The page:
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The later Homer Hoeksema was professor of Dogmatics and Old Testament in the Protestant Reformed Seminary.

God’s Creation of Man: (1) The Fact of Man’s Creation

We have seen repeatedly in these studies of Genesis 1that unbelief and faith, when confronted by the same set of facts, come inevitably to different conclusions with respect to those facts.

This is also true with respect to man. It is unquestionably true that man is the highest creature of the earth, that he represents the apex of all creatures, that he stands, at the pinnacle of all earthly things. It is also without doubt true that the animal stands in nature and in form nearest to man and that the universe is characterized by a gradual ascent from the lower to the higher creatures, the highest of whom is man. It is even true that the animals are living souls, and that in this respect the animals are related to the life of man. All these are facts. But with respect to the conclusion, the Christian maintains over against the evolutionist, that it is not true that one creature evolved into the other. Rather, all the various creatures came into existence through God’s special creative work according to which He gave unto each creature, throughout the six days of creation week, its own peculiar and separate nature and its own place in the organic whole of the creation, until in man, created on the sixth day, He unites the world unto Himself.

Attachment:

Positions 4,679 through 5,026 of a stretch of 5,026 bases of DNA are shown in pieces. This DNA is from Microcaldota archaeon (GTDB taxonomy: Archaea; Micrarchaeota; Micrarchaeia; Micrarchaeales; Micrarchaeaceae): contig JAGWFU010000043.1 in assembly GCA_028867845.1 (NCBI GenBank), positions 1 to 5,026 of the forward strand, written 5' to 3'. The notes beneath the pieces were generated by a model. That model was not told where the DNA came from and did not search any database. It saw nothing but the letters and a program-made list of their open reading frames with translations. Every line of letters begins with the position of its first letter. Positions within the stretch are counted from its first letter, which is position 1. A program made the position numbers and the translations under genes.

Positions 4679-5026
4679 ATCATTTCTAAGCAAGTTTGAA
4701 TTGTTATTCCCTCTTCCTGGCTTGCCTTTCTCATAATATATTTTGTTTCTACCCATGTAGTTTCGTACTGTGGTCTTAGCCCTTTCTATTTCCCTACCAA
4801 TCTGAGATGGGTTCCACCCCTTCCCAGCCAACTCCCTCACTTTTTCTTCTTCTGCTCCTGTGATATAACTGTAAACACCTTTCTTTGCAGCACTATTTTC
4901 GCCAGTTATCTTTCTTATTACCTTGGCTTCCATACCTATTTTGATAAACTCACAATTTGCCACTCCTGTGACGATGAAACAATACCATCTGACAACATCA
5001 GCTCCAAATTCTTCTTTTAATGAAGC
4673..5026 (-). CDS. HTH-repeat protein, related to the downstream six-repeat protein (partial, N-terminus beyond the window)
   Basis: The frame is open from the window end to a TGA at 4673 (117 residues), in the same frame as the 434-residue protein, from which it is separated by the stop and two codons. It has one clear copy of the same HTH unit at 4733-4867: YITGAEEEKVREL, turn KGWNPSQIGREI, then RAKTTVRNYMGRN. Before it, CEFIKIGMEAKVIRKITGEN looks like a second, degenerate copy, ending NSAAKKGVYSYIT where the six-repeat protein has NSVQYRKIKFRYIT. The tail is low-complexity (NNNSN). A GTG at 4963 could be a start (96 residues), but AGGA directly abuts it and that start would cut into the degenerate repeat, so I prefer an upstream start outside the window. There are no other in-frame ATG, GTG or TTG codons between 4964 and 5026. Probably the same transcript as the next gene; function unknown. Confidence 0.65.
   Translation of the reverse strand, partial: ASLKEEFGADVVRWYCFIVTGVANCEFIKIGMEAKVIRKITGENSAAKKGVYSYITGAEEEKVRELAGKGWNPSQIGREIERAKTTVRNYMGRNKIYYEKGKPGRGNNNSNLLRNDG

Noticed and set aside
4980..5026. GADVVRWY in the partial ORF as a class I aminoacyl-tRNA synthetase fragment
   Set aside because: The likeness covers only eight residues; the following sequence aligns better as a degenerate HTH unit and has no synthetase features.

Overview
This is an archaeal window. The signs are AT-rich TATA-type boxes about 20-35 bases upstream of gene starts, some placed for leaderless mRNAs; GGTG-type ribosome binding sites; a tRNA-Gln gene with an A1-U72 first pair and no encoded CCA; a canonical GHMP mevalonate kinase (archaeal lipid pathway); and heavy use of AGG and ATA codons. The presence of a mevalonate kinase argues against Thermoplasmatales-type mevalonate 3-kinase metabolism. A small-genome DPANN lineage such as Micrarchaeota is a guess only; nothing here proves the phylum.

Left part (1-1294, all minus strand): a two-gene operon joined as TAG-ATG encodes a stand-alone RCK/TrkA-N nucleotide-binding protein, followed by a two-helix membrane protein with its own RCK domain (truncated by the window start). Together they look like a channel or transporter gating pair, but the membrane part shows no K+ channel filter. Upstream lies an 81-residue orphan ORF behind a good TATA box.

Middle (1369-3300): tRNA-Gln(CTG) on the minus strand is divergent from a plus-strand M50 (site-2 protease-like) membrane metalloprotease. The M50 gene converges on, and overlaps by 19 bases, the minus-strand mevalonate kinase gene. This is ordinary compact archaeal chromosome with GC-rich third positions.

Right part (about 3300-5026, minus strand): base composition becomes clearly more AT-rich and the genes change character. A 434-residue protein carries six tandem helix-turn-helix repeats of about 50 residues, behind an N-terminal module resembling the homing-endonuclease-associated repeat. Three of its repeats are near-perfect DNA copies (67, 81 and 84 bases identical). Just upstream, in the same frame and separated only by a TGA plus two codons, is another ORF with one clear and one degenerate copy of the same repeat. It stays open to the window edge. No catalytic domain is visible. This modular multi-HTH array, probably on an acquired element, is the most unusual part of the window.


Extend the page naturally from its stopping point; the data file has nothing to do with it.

What is a grave danger, however, is the fact that among those in the Reformed tradition it is becoming a common thing to compromise in one way or another with the philosophy of evolution. For example, it is claimed that while man did not evolve out of the animal, nevertheless God created him “via the animals.” This is taught as a valid interpretation of the scriptural fact that God created man out of the dust of the ground. It is claimed, too, that Adam and Eve were not the first human couple, but that the human race actually existed some two million years prior to Adam and Eve. The biblical narrative in Genesis merely means that God separated Adam and Eve from the rest of the human race in order to deal covenantly with them. By others it is claimed that Adam and Eve did not actually exist and that a Paradise without sin and death also had no real existence. The record in Genesis must be so “interpreted” as to get rid of the element of any literal history in it.

All these claims and attempts are not made, mind you, by the unbelieving world, but they arise within the church. It is characteristic that such claims are made in the name of Christian scholarship, and even Reformed scholarship, and that the various attempts to deny the literally historical truths and facts related in the first part of the book of Genesis are made by those to whom the church ordinarily looks for leadership, guidance, and instruction.Moreover, the deceitful aspect of many of these attempts lies in the fact that they are made under the guise of exegesis, while in fact they are no exegesis whatsoever, but the introduction of mere human speculation, anti-biblical speculation. They are attempts to force upon the Bible theories and views which plainly contradict what the Bible says.